Associate Minister of Education Tracey Martin says the Government can't afford to wait for data before getting ready to send out 600 new learning support coordinators.
The Government announced the new roles, designed to provide specialised support in schools alongside teachers, on Sunday November 3.
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Ms Martin told Newshub Nation she had been working on the proposal since long before collective agreement negotiations with teachers began and it was not to sweeten the deal.
"Chris Hipkins and I, actually with Catherine Delahunty, had worked on that originally in 2016 and the moment I sat in the chair I began the plan to make sure that happened," she said.
"When I presented it to the NZEI before the negotiation started they said 'well there's no commitment, so there's no point us actually nutting down the detail, there's no commitment to dollars,' so we got a commitment to dollars."
She was able to provide some detail on the plan, which has delayed a full roll out until 2020 and will have allocations for rural and urban.
Ms Martin expects the people hired for the role will be qualified experienced teachers and would provide support and professional development for other education staff.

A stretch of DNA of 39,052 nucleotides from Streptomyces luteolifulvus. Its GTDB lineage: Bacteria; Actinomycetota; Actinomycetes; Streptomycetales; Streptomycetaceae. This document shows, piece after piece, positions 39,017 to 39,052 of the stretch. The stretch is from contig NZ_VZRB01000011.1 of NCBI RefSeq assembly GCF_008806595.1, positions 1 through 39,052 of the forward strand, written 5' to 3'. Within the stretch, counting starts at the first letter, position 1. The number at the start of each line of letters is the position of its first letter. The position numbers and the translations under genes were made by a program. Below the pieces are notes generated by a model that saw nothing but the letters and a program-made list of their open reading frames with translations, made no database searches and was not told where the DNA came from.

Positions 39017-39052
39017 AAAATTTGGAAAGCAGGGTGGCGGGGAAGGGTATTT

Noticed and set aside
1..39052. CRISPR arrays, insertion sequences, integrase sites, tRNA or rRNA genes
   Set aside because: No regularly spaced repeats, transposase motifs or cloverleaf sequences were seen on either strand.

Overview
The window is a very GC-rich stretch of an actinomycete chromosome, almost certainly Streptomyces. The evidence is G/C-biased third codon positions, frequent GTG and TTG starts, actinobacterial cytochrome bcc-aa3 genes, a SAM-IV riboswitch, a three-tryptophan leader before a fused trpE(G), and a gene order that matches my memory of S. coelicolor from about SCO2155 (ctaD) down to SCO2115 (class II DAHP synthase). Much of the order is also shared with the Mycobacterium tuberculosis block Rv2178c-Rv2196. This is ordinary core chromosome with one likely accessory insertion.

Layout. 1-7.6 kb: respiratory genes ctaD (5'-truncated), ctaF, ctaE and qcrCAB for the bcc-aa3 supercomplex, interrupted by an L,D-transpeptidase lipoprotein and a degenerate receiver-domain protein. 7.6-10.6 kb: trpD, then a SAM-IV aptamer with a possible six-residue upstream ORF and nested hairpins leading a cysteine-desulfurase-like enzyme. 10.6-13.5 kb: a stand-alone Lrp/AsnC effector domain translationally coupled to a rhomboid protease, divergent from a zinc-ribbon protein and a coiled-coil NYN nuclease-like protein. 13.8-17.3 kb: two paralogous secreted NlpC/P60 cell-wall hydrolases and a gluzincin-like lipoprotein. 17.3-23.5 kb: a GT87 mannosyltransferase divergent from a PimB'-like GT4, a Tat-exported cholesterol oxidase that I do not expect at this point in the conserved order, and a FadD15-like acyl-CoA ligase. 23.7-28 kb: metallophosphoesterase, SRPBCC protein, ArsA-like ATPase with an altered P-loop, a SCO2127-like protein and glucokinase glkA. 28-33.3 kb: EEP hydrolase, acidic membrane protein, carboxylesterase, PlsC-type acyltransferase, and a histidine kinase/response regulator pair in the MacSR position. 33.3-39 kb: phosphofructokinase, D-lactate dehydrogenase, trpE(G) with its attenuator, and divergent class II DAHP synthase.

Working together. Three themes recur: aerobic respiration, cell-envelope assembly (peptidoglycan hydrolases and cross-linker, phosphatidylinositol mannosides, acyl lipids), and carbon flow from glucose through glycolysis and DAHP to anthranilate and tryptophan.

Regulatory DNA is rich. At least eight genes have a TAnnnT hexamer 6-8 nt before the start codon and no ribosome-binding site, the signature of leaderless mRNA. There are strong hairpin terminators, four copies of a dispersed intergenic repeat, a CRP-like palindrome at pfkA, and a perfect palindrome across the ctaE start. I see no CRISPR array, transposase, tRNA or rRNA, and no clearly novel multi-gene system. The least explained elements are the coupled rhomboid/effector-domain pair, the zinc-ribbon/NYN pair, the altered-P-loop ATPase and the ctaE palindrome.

"They'll be doing more creation of professional development, they'll be doing more linking to specialist services for children and we are looking at the development of screening tools at both school entry and at seven years for dyslexia, dyspraxia, dyscalculia," she said.
But the Government currently doesn't know how many children are affected by those learning difficulties, something Ms Martin freely admits.
"We have no data on dyslexia, dyspraxia, dyscalculia, gifted... That's why those screening tools are now going to be really important," she said.
"That's what the Ministry's working on as well."
Ms Martin said the policy couldn't wait for the data to catch up, and besides the data was really useful in other areas.
"This is too important [to wait for data] and we know that because we've been running the pilots and because the sector has already told us we know that there is a need for this coordinator," she said.
"What that data is for is actually for the workforce planning we're going to need afterwards, we don't know how many speech language therapists we really need at the moment.
"We don't know how many specialists in dyslexia and dyspraxia we need so this is for that future workforce planning that we need to have as well."